Standard & Poor’s Ratings Services has assigned its ‘BBB+’ preferred stock-level rating on Hartford Financial Services Group’s $1.75 billion 10 percent fixed-to-floating rate junior subordinated debentures. “Because the notes permit the deferral of interest for at least ten years without giving rise to an event of default, and because they have a subordinated status in the capital structure, we classify these notes as having intermediate equity content,” explained credit analyst Robert Hafner. S&P added: “As such, they are eligible for full equity credit until they are within 20 years of scheduled maturity and no equity credit thereafter. These notes are a portion of the total investment that HIG announced Allianz SE agreed to make on Oct. 6, 2008. The balance of the $2.5 billion investment by Allianz SE is in the form of common stock. The investment was arranged to quickly reestablish a very significant capital redundancy that was materially reduced by the investment losses, which HIG disclosed in the same announcement.”
A.M. Best Co. has affirmed the financial strength rating (FSR) of ‘A-‘ (Excellent) and the issuer credit rating (ICR) of “a-” of Texas-based Standard Casualty Company, both with stable outlooks. Standard Casualty is a subsidiary of Palm Harbor Homes, a manufacturer and marketer of factory built homes. Best said the “ratings reflect Standard Casualty’s favorable risk-adjusted capitalization despite dividend payments, which have occurred to supplement Palm Harbor’s operations and capital management strategies. In addition, the ratings contemplate Standard Casualty’s profitable operating performance and solid liquidity position. These positive rating factors are somewhat offset by Standard Casualty’s elevated underwriting expense ratio, limited product offering and tight geographic concentration of risk.”
A.M. Best Co. has downgraded the financial strength rating to ‘B+’ (Good) from ‘B++’ (Good) and issuer credit rating to “bbb-” from “bbb” of The American Road Insurance Company (TARIC), of Dearborn, Mich. In addition Best said the outlook for both ratings is negative. Best noted: “TARIC’s capitalization and operating performance has been and continues to be robust.” However, its ratings were the result of its immediate parent, Ford Motor Credit Company LLC (Ford Credit) and ultimate parent, Ford Motor Company’s operating challenges, “which act as a constraint on TARIC’s rating profile. The continuing solvency pressure on these entities has prompted the downgrading of the ratings.” Best added: “The”ratings reflect TARIC’s excellent capitalization level, history of positive operating performance, conservative reserve practices and effective management of exposures. Over the past five years, the after-tax five-year return on surplus has averaged 18.2 percent, while capital and surplus levels have grown at a rate of 24.6 percent through the accumulation of net profits.”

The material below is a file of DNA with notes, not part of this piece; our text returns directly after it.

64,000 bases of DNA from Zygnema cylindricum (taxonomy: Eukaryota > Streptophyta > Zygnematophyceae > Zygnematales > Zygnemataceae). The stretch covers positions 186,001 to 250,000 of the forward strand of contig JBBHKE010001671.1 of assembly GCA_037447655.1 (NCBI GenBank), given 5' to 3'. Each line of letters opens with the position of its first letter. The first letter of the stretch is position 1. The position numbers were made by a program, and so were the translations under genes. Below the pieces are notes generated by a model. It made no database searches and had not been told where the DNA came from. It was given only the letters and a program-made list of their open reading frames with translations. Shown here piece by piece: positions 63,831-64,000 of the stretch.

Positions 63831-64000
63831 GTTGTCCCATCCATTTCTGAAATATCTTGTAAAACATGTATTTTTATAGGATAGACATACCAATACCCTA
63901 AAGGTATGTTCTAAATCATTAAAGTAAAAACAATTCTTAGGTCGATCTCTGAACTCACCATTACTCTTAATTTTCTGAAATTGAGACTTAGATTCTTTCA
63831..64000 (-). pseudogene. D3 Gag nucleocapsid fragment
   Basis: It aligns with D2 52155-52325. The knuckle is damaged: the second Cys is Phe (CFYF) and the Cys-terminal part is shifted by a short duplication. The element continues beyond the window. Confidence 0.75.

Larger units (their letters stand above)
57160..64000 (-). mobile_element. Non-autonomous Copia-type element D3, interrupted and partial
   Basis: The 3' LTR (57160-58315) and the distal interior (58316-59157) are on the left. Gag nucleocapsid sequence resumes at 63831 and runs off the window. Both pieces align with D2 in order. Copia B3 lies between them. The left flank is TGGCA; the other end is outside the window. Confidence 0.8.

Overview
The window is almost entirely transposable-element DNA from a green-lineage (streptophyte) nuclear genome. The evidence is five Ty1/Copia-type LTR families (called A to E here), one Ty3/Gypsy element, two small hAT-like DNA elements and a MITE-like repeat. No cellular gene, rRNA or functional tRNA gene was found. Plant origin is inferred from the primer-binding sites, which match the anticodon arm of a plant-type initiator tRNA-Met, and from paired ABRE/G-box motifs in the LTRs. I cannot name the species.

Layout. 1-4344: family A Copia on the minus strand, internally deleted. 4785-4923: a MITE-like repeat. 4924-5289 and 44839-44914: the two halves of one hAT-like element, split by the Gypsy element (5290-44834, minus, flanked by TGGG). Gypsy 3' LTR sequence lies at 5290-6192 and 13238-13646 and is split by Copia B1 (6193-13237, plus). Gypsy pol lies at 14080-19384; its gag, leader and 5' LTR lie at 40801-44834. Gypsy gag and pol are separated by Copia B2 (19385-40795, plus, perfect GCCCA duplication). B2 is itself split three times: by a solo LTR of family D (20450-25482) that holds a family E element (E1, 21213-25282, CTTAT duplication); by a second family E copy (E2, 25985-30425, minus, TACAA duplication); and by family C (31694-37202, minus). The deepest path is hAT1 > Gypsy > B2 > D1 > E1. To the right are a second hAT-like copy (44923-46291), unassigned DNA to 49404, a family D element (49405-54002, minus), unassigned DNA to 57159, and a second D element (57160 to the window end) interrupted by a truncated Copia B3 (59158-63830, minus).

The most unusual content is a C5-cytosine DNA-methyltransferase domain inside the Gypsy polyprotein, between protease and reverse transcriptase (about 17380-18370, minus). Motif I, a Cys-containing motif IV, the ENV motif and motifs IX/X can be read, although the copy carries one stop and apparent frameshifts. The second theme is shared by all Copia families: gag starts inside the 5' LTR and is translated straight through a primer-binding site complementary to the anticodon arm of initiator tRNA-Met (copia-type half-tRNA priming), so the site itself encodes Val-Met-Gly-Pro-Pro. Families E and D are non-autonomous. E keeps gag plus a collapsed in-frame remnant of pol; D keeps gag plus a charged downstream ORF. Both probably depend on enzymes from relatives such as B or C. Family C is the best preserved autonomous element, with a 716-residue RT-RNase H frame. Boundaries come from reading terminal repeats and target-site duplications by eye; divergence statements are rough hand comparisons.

A.M. Best Co. has revised the outlook to stable from negative and affirmed the financial strength rating of ‘B+’ (Good) and issuer credit rating of “bbb-” of Lawyers Mutual Insurance Company of Kentucky (LMICK). Best explained that the “revised outlook reflects LMICK’s improvement in operating profitability and strengthened risk-adjusted capitalization. Much of the improvement is attributable to increased policyholders’ surplus, conservative claims and investment practices, improved underwriting procedures and above average return on investments. These improvements are reflected in the company’s continually progressing operating results since mid-year 2006. The ratings reflect LMICK’s leadership position in providing legal professional liability insurance for sole practitioners and smaller size law firms in Kentucky, along with a traditionally high policyholder retention rate.”
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